Bijin-ga: Beauties of the Floating World
During the Edo period (1603-1868), a peaceful and prosperous time for Japan, a strong and active print culture was creating woodblock prints known as ukiyo-e. During the medieval period (1185-1573) the term ukiyo meant ‘a condition of impermanence created by daily life and its desires’. Taken alone, uki translates to ‘suffering’ while yo means ‘world’ and e (pronounced “eh”) means ‘picture’. At the turn of the 17th century the meaning of uki changed, translating instead to ‘floating’, and ukiyo-e then became known as ‘pictures of the floating world’. This change in language glorified life’s transient pleasures: those of fleeting feelings and the lust of parties, fashion and elicit passions. Ukiyo-e were used to promote the latest fashions for both men and women, as well as a marketing tool for courtesans and their brothels. The woodblock prints spotlit celebrities including kabuki actors, courtesans and geishas, and over time subject matter broadened to encompass depictions of landscapes and nature. One of the most popular subjects was ‘beautiful people’ or in Japanese bijin-ga, which depicted both men and women.
Kitagawa Utamaro was universally considered the foremost artist for depictions of bijin-ga. His woodblock prints enforced a stereotype of beauty and an idealised image of women with a large head, long slender neck, and small shoulders and hands. He rose to prominence in the early 1790s and took the hari (‘dash and independent spirit’) and iki (‘chic sex appeal’) established by his predecessors to a new level. This is exemplified in Utamaro’s Woman reading a letter (Fumi yomu onna) from the series Ten classes of women’s physiognomy, where the artist attempts to reveal different emotions and facets of highly desirable women. Typical bijin-ga portraits do not depict the subject’s individual personality. Instead the women are seemingly caught in action, in a moment of thought and unaware they are being watched and objectified. Despite these stereotypical depictions, the high-ranking courtesans and public figures represented in works such as these were educated, highly intellectual and witty women.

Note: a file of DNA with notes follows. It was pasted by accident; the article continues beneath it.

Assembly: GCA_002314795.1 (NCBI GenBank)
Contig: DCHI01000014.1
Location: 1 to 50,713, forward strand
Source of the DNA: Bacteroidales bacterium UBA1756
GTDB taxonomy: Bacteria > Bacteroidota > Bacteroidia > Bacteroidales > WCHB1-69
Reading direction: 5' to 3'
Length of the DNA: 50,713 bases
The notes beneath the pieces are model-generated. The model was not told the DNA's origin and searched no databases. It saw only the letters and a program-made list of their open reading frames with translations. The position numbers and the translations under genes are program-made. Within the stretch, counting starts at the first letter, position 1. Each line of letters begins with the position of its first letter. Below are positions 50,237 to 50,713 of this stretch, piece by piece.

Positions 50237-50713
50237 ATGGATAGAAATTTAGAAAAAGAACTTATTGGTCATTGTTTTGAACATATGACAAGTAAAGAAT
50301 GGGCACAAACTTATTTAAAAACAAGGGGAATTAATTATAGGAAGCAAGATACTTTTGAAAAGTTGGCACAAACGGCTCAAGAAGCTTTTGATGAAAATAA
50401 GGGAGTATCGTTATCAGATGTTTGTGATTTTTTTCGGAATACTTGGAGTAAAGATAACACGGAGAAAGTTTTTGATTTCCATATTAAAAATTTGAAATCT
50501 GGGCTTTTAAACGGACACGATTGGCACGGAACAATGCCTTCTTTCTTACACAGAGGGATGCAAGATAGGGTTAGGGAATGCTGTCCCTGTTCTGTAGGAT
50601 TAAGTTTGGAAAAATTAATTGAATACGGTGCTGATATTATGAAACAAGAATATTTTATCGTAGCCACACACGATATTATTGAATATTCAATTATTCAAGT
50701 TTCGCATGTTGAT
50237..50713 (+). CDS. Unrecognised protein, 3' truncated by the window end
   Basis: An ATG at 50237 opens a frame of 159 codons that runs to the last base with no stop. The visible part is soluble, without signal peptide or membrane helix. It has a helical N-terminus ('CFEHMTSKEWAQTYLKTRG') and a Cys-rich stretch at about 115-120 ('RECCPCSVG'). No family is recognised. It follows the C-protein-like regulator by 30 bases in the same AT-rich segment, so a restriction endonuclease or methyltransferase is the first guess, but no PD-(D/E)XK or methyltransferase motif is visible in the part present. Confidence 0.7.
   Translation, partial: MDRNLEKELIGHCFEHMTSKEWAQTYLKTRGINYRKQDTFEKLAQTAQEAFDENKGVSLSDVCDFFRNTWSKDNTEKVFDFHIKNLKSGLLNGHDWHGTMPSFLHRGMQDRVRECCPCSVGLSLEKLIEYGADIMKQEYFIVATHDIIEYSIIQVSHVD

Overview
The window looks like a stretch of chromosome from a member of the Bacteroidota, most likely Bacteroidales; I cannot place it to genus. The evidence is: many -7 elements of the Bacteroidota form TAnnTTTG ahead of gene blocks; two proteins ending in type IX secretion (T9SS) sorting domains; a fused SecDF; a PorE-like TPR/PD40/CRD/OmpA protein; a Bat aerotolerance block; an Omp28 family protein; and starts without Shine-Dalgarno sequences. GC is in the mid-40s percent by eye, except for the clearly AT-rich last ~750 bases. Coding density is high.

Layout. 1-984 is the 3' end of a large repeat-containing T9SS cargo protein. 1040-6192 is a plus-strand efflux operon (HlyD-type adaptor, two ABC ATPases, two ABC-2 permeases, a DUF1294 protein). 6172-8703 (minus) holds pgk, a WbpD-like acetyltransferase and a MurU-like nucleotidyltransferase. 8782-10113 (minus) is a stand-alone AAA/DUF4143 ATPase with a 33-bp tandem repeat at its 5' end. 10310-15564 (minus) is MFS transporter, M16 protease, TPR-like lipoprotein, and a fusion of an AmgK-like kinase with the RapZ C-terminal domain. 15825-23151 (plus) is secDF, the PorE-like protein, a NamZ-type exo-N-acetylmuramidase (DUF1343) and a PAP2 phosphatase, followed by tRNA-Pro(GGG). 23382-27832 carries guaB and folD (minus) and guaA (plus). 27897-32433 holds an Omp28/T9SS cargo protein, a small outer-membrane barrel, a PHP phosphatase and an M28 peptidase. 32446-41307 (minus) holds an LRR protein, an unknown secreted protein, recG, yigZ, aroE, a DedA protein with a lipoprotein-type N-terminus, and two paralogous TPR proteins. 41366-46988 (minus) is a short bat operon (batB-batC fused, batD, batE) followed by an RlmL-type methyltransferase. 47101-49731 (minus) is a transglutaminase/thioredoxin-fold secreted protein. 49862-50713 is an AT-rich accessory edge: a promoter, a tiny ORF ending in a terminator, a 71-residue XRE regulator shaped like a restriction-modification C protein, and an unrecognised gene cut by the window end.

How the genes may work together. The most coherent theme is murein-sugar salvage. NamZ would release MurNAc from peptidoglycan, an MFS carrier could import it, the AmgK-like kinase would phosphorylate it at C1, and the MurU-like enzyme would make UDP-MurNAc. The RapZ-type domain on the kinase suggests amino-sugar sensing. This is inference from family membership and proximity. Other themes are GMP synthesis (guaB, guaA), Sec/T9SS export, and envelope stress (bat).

Flinders University Museum of Art boasts a small collection of bijin-ga woodblock prints by Utamaro Kitagawa and many of his contemporaries. The five works presented here were generously donated to FUMA by avid collector Miss Marion Elizabeth Wharmby. Over a twenty-year period from 1971 until her death in 1991, Miss Wharmby bequeathed her print collection to Flinders University. Totalling over 600 works on paper, the Wharmby collection features works from across the globe including works by indigenous artists from Australia, Papua New Guinea, North America and Africa, Japanese ukiyo-e woodblock prints, British and European masters and examples of colonial and 20th century Australian art.
Flinders University students and staff can explore Miss Marion Elizabeth Wharmby’s bequest via Flinders University Museum of Art’s Online Collections Catalogue.